A voter fraud investigation by the Palm Beach County Sheriff’s office has come up empty because they can’t find a suspect. They have a crime, but can’t figure out who did it.
The Palm Beach Post conducted an investigation into the allegations of voter fraud. Nearly two dozen people told officials that their names had been forged on absentee ballots. Even an employee of the State attorney’s office was a victim. But with no suspect identified by the victims, the investigation fell apart.
Who did it?
The Palm Beach Post reported,
In a bizarre 24-page memo, detectives described their efforts to get to the bottom of allegations of voter fraud in the primary election. State Sen. Bobby Powell, Palm Beach County Commissioner Mack Bernard and state Rep. Al Jacquet, a tight-knit trio of rising stars in the Democratic Party, won their races by generating extraordinary turnout in absentee ballots, and their opponents and voters cried foul.
Detectives talked to 22 voters — 17 of whom were in all three candidates’ districts — who claimed their signatures were forged on request forms. Even a State Attorney’s Office employee and her three family members were victims.
Detectives didn’t follow up on basic leads, didn’t interview people who might have known about the fraud and waited eight months before following up with voters who made complaints, according to the memo. They apparently did not question Powell, Bernard or Jacquet.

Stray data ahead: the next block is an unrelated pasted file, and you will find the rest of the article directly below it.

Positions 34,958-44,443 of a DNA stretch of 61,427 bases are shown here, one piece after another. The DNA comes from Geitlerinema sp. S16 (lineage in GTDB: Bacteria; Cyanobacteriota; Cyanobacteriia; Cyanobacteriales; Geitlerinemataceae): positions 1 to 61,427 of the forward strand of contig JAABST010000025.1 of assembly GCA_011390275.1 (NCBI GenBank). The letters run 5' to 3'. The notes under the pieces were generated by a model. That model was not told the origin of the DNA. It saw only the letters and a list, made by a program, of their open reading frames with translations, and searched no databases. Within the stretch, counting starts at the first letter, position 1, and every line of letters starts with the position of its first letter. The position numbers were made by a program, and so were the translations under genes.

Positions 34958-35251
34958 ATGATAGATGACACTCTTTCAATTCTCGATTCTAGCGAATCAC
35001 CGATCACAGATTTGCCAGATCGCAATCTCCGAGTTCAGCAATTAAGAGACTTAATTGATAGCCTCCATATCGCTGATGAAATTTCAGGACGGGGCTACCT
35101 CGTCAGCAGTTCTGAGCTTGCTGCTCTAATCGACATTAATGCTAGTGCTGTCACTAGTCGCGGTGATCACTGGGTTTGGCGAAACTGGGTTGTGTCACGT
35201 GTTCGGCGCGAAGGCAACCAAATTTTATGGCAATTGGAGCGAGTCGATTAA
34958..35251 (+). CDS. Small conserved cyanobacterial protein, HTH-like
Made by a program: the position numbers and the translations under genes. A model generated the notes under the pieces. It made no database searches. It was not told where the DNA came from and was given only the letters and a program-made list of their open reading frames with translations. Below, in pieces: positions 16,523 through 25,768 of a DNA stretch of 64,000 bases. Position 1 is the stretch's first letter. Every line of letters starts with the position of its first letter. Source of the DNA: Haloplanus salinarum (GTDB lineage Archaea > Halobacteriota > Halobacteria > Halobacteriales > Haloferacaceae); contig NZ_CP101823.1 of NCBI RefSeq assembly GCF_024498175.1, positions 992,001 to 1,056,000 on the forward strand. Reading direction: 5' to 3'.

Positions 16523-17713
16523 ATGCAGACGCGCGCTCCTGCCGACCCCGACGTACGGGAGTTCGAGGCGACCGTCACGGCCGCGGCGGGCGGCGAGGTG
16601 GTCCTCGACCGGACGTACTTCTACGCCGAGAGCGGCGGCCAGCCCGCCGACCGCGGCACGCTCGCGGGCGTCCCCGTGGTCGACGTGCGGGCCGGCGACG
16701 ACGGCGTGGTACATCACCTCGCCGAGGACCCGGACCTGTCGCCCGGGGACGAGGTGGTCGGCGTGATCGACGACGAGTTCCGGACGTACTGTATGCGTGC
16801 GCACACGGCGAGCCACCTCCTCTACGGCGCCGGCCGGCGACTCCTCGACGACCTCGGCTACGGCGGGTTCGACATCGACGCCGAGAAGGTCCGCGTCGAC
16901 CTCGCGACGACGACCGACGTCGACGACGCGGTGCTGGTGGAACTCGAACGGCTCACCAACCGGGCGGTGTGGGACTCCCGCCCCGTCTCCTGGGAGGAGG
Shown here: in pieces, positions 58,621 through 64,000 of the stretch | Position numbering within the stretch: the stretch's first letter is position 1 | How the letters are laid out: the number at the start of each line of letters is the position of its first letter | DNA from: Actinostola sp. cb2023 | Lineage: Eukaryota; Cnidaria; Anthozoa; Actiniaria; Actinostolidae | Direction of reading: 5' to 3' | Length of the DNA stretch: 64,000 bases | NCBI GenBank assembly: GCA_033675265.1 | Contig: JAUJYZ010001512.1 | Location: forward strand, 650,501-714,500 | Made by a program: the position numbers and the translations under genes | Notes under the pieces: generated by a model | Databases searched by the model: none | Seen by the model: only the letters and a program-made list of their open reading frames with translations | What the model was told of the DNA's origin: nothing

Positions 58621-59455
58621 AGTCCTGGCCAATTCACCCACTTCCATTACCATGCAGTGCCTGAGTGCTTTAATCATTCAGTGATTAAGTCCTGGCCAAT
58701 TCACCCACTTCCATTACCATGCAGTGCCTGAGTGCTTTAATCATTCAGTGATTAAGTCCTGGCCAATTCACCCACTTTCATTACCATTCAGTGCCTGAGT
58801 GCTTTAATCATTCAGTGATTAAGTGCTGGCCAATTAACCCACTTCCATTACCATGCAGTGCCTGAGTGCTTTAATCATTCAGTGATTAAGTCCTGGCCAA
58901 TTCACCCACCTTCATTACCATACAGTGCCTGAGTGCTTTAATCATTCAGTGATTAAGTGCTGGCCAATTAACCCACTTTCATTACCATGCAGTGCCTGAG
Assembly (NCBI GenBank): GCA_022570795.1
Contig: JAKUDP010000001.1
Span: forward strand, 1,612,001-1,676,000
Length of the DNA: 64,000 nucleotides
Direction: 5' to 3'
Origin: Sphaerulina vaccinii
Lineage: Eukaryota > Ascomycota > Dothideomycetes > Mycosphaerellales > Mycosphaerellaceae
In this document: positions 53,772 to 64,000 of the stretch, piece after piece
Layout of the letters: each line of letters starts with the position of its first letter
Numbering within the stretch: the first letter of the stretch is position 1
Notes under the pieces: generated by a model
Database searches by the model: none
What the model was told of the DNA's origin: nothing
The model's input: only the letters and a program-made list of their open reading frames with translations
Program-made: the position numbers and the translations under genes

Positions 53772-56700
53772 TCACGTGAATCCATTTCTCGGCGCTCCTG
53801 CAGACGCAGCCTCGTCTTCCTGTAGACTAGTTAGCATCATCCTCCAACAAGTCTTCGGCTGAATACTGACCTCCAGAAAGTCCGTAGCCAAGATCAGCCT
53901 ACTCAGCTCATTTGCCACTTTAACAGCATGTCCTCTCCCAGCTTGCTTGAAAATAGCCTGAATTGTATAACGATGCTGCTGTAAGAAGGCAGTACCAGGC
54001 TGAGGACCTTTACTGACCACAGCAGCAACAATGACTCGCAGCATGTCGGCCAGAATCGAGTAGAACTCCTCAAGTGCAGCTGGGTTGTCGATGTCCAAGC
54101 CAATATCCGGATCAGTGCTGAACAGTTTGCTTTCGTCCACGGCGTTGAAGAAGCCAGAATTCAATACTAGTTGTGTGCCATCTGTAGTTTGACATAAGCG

Detectives did identify a “person of interest,” a man who was seen on video dropping off bundles of absentee ballot request forms at the Supervisor of Elections office, but he was never interviewed.
The 24 page memo is here.
The man who dropped off the absentee ballot request forms was identified as Delano Rodies Allen, who is a legislative aide to Sen. Bobby Powell. He never returned any of the detective’s messages, so no one spoke with him. Dead end.
When detectives talked to one voter whose name was forged, she stated that she had never voted absentee in her life. But she couldn’t remember all the political folks who stopped by her house, so that was listed as a dead end as well.
Others were interviewed and the crime of forgery was confirmed. But according to the Detectives, no one could identify the male who did it. Some of the people were not home or failed to answer their phones. Then there was the confusion as to whether the forms were requests for absentee ballots, or actual absentee ballots.
And the state attorney’s office memo says that no suspect information could be collected from the people interviewed. So…the voter fraud investigation fell apart.
Meanwhile the three men at the center of the controversy declined to be interviewed by the Palm Beach Post.
If you want to win an election by underhanded methods, make sure the police are too busy to start an investigation, and your victims can’t tell one operative from another.